An industrial gearbox is a type of enclosed system responsible for transmitting mechanical energy to designated units. In the process, gearboxes control rotation speed and torque. Unlike standard gearboxes, industrial models feature a longer lifespan and improved safety mechanisms.
When selecting gearboxes for an application, it’s important to understand the different types and their uses.
The Different Types of Industrial Gearboxes
Depending on the needs of various applications, there are several types of industrial gearboxes available.
Explosion proof motors are designed to reduce or eliminate the risks traditional motors present in the presence of combustible materials. Traditional motors feature parts that can spark or generate too much heat in environments with dust and other flammable materials. This poses a significant fire risk that explosion proof motors are designed to negate by being able to fully contain internal explosions and prevent the ignition of larger, combustible atmospheres.
This guide will break down some of the different types of explosion proof motors to help you determine the right one for your facility.
UL Certification — UL674
UL674 is the UL industrial standard for “Electric Motors and Generators for Use in Hazardous (Classified) Locations.”[MAKE LINK OPEN IN NEW TAB] Motors designated as explosion proof should meet this standard’s testing criteria. UL performs a destructive test on each submitted motor to measure its ability to contain and mitigate explosions to different degrees. The results of the test determine which class, division, and group it falls in. This information is displayed on a UL listing identification plate, which is affixed to the motor’s enclosure.
Understanding Hazardous Location Classes, Divisions, and Groups
UL certified explosion proof motors fall into two distinct classes:
- Class I. These locations have vapor or gas in high enough concentrations to combust.
- Class II. These locations have combustible dust. Class II motors are designed to ensure that the ignition source of the motor and the combustible dust never interact. This means the motor can never reach or exceed the auto-ignition temperature of the dust.
These classes are further divided into different divisions, which include:
- Division 1. Division 1 locations contain combustible materials during normal operating conditions.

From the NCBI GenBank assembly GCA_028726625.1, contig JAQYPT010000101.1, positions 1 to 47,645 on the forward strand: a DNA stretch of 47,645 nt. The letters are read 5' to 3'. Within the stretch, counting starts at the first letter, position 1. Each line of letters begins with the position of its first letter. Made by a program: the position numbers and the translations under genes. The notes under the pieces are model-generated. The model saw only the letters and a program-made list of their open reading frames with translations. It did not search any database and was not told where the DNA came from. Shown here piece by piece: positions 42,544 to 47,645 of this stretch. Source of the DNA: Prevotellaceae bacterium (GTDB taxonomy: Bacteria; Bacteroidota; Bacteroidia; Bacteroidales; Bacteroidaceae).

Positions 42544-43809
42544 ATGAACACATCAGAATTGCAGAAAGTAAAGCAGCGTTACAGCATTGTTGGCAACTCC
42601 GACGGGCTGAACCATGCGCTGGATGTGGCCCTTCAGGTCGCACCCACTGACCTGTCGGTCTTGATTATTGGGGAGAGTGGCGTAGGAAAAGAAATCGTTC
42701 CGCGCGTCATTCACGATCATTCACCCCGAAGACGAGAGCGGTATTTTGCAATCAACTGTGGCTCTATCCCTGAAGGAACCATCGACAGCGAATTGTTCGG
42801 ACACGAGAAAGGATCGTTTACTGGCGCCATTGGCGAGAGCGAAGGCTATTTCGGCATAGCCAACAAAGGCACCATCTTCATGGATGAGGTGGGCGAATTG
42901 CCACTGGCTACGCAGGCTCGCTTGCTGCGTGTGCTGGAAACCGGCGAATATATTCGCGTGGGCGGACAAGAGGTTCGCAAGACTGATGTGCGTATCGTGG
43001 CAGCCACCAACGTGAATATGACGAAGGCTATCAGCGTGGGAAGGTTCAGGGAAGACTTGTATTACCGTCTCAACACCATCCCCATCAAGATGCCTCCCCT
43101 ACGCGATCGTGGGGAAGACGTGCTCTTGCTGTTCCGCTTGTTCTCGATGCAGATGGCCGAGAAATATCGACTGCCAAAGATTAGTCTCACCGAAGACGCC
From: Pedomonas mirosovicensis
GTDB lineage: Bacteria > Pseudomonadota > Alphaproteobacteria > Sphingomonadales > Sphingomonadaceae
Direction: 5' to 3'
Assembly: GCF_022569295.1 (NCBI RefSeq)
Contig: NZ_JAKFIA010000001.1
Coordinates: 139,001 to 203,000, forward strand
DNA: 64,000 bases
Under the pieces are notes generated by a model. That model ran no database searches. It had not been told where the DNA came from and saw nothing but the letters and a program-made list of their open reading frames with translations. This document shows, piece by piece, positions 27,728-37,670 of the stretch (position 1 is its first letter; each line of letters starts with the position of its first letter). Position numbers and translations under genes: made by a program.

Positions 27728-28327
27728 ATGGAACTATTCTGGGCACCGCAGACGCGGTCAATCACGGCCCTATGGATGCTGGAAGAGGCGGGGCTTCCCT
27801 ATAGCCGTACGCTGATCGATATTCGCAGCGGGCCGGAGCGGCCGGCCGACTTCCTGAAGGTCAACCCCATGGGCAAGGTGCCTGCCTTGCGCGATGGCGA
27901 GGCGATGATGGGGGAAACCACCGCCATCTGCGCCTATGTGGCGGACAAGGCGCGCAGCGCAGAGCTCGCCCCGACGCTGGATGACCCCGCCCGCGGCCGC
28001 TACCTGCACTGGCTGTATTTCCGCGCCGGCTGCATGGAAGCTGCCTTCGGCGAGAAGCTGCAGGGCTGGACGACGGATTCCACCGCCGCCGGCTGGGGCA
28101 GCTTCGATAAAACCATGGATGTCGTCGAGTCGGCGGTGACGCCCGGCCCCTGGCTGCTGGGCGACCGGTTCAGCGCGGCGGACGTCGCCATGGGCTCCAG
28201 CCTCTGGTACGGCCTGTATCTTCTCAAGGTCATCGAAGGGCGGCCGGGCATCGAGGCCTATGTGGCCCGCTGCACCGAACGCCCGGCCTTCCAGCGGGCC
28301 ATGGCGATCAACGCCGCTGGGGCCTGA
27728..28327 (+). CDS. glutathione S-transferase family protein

- Division 2. Division 2 locations contain combustible materials only during equipment malfunction.
For example, a Class I, Division 1 location contains combustible vapor or gas during normal operating conditions, whereas a Class I, Division 2 location contains combustible vapor or gas only during equipment faults.
The classes and divisions are further classified into groups based on the type of combustible materials present. Class I groups include:
- Group A. Acetylene
- Group B. Propylene oxide, hydrogen, ethylene oxide, butadiene, manufactured gases containing more that 30% hydrogen by volume
- Group C. Isoprene, cyclopropane, diethyl ether, acetaldehyde, ethylene
- Group D. Styrene, ammonia, acetone, methane, benzene, ethane, ethanol, butane, gasoline, propane
Class II groups include:
- Group E. Magnesium, aluminum, and other metal dusts with similar properties
- Group F. Coal
- Group G. Wheat flour, nylon, corn, polyethylene, wheat, sugar
If a UL listing identification plate indicates that a motor is a Class 1, Division 1, Group C and D explosion proof motor, that means it can prevent explosions in areas that contain Group C and D combustible materials during normal operating conditions.
Selecting the Best Explosion Proof Motor Type for Your Application
When determining the right explosion proof motor for your specific application, it’s important to determine the division and class of your environment. Your local safety authorities can help with this. If you have a Class I, Division 1 location, you need a motor that is fully capable of containing internal explosions. If you have a Class II, Division 1 location, it’s important to choose a motor with a casing that can keep the surface cool. Division I motors can handle both Divisions I and II locations, in the event of any doubt about your location’s identification.
Quality Explosion Proof Electric Motor Solutions
At GIE, we provide the following hazardous duty explosion proof motors:
Single-Phase Hazardous Duty Explosion Proof Motors
These motors are rated for Division I locations. Their single-phase design makes them best suited for general-purpose and residential applications.
Three Phase Hazardous Duty Explosion Proof Motors
Our hazardous duty three-phase motors are built to withstand more demanding operating conditions compared to general-purpose motors. All of these motors are suitable for Division I locations, but we also offer individual models that are suitable for Class I and Class II locations with Group C, D, E, F, and G hazardous materials. Their three-phase design makes them ideal for more extreme environments, such as factories and other industrial facilities.
Contact Us for Your Explosion Proof Motor Needs
Properly rated explosion proof motors keep your facility safe when spontaneous ignition and combustion are a risk. Contact us today to learn more about our available motors or request a quote for pricing details.